ALP RODOPLU (HIST/MA)
[Preliminary. It had always been his mother’s dream to have her family live under the same roof. Perhaps dream is too strong a word here — let’s hear this in terms of what it would connote in normal circumstances, i.e., something in line with aspiration, wish, intent or want.
It seems it was from this dream of his mother’s that his obsession, best encapsulated by the phrase “family comes first,” derived. However, by family he often meant more than blood relatives, including those friends who were more family to him than many members of his extended — and at times close –family.
It was for this reason that he was struck by the irrefutable reality and utterly confusing purpose of existence — viz., suffering — for the first time, when his parents decided to call it quits.
The subsequent arrangement that this decision bore eventually led to an irony of sorts, as uncomfortable and wicked as the character of being-human. He eventually identified himself with — or, better put, he believed completely comprehending — the nineteenth-century prophet of pessimism, who once wrote that “unless suffering is the direct and immediate object of life, our existence must entirely fail of its aim.” The irony lay in that the prophet — like any prophet, for that matter — found it particularly difficult to get along with everyone, which included his mother. His mother, in turn, got along very well with everyone — and when I say everyone, I mean the likes of Herr Goethe and Herr Hegel.
In any case, staying with father was initially deemed convenient for all parties. Mother had to start anew, or perhaps…well, perhaps she preferred it that way — could we ever know for sure? Let us note that they did live in a society for which discrimination against women was the norm, and it was only normal for it to take time for her to win that roof under which her family would finally be together. Being-together turned out not to be enough for her — that is what he often said — they had to be wealthy, healthy and together. It seems that to him, wealth always took precedence over health, and often over unity — even if all three were musts in one way or another.
So, although he was almost thirty then, he continued living under that same roof, the one his mother provided. His maternal grandfather — his only living grandparent — was old, and he wished to be near his grandpa as long as he was around. Together, they enjoyed the comforts of the immediate circumstances of their existence. For him, the relationship he had with the space that home offered under that roof remained challenging, because spatiality of/between objects seldom guarantees spatiality/spaciousness for the subjects that dwell amidst them.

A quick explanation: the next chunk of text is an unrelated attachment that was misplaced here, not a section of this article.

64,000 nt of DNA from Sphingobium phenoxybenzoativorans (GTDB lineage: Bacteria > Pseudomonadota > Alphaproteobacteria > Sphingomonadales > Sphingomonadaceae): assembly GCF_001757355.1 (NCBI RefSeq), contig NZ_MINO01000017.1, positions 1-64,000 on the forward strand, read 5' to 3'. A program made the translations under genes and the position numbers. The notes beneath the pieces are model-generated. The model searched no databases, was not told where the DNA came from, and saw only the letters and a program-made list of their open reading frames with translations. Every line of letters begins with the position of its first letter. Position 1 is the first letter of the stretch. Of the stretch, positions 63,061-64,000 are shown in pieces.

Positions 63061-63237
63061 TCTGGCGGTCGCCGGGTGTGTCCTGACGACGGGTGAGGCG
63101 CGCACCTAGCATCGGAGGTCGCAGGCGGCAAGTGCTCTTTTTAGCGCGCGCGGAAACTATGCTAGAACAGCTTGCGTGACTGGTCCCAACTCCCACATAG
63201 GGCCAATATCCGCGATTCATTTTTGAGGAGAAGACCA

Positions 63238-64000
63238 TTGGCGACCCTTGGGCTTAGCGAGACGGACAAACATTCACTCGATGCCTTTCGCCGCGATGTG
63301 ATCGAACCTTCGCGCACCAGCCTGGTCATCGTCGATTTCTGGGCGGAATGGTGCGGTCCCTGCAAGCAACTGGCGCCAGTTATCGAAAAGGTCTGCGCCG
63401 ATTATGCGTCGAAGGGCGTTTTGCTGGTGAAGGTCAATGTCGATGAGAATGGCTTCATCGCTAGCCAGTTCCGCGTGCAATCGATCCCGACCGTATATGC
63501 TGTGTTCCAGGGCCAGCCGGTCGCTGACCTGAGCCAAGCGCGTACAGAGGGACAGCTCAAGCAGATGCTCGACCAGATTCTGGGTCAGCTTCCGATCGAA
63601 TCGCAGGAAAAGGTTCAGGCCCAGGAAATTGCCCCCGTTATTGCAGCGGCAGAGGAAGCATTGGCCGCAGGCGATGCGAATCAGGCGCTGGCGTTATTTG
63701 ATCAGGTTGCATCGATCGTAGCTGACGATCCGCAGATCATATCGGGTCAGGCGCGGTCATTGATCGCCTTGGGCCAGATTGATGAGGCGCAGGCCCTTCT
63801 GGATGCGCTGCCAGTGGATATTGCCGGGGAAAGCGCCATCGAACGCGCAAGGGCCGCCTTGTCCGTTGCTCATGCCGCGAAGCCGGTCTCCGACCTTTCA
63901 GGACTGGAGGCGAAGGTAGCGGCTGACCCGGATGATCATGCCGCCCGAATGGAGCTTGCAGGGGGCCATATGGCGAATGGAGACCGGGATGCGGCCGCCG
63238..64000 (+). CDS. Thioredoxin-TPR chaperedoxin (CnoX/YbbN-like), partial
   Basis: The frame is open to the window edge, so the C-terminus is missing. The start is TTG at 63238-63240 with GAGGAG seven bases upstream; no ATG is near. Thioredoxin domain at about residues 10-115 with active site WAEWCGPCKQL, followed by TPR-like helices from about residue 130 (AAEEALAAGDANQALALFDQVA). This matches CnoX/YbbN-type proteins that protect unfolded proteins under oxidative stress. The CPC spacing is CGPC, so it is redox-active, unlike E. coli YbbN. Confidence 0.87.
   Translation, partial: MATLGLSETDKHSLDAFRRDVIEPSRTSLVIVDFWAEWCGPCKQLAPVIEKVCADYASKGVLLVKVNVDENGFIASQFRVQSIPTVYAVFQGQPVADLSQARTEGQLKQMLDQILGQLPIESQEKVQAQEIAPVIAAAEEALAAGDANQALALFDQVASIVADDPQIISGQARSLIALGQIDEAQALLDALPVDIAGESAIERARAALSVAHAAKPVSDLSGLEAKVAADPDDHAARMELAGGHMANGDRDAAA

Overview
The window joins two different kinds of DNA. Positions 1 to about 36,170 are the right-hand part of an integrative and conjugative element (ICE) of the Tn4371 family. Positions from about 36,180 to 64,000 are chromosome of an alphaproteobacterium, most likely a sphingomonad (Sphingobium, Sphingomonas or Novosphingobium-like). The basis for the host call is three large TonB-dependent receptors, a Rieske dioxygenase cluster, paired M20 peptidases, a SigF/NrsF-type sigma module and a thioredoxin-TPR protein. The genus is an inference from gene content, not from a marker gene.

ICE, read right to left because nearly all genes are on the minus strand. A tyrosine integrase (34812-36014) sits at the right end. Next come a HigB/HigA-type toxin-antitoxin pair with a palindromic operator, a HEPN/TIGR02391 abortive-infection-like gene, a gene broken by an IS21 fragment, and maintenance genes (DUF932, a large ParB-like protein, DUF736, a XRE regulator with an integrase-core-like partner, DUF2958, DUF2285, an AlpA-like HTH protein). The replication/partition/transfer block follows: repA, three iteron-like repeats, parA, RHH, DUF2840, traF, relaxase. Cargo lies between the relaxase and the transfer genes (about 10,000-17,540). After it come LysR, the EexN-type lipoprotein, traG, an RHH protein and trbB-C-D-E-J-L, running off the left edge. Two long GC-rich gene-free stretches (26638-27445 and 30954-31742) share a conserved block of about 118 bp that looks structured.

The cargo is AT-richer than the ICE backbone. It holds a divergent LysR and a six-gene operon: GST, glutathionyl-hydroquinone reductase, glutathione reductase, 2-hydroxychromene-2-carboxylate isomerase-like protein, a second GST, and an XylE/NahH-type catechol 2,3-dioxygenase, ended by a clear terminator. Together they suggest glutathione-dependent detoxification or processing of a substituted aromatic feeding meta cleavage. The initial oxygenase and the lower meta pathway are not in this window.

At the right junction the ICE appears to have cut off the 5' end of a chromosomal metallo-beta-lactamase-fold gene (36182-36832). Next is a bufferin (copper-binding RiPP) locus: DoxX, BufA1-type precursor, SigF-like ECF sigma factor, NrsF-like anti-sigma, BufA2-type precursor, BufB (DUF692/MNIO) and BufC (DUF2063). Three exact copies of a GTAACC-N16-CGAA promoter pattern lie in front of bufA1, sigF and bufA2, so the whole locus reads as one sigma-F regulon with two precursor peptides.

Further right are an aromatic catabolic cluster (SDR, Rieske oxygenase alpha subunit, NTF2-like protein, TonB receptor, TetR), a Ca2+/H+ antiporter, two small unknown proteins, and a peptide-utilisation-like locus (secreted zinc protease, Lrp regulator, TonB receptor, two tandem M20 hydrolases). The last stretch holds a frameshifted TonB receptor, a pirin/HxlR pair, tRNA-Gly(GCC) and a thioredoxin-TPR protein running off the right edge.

Nonetheless, he did enjoy their house — particularly their garden. Cultivating fruits, berries and vegetables, and growing roses, hydrangeas, magnolias, orchids, geraniums and other flowering plants, he enjoyed refuge from purpose to partake in a kind of apatheia and contemplative existence. And he looked after their cats and their dog; but, as he saw it, they looked after him as much as he did them — and so, he preferred to call it sharing, which together, they extended to friends, who were also family.]
The Point. This is a picture of our dog. Her wait is over and this is the story of how a dog waits.
For about two months, it was she, our two cats and I that comprised the population of our house, as everyone else had left either for business or for leisure. The first three weeks of that period were the most difficult for her, and I doubled the number of our walks, thinking it would cheer her up a bit. During those walks, she developed a heartbreaking habit — she would stop, sit and, looking away out into the road, she would sigh. She was waiting. She was waiting for the rest of her/our family to return. Sitting there, five, ten minutes at a time, she would then get up and begin walking back toward home, only to stop once more, sit, and go through the same ritual all over again.
She longed for the rest of her family — and unless they were together, it seemed she felt she had no family at all.
That you say, think or believe that family comes first is absolutely insignificant when you encounter an embodiment of the essential priority of family. This is an overwhelming experience, indicative of a disconnect from the truer in life. And in any case, whoever said that one knows not what unconditional love (i.e., pure love) is, never having owned a dog — well, that person was spot on.
B: “Are you thinking what I’m thinking?”
J: “No, I’m thinking what I’m thinking.”
B: “So, you’re not thinking what I’m thinking?”
J: “No, ‘cause you’re thinking I’m thinking what you’re thinking.”
From “We’re Both in Love With a Sexy Lady” by the almost-award-winning formerly-fourth-most-popular folk duo in New Zealand.]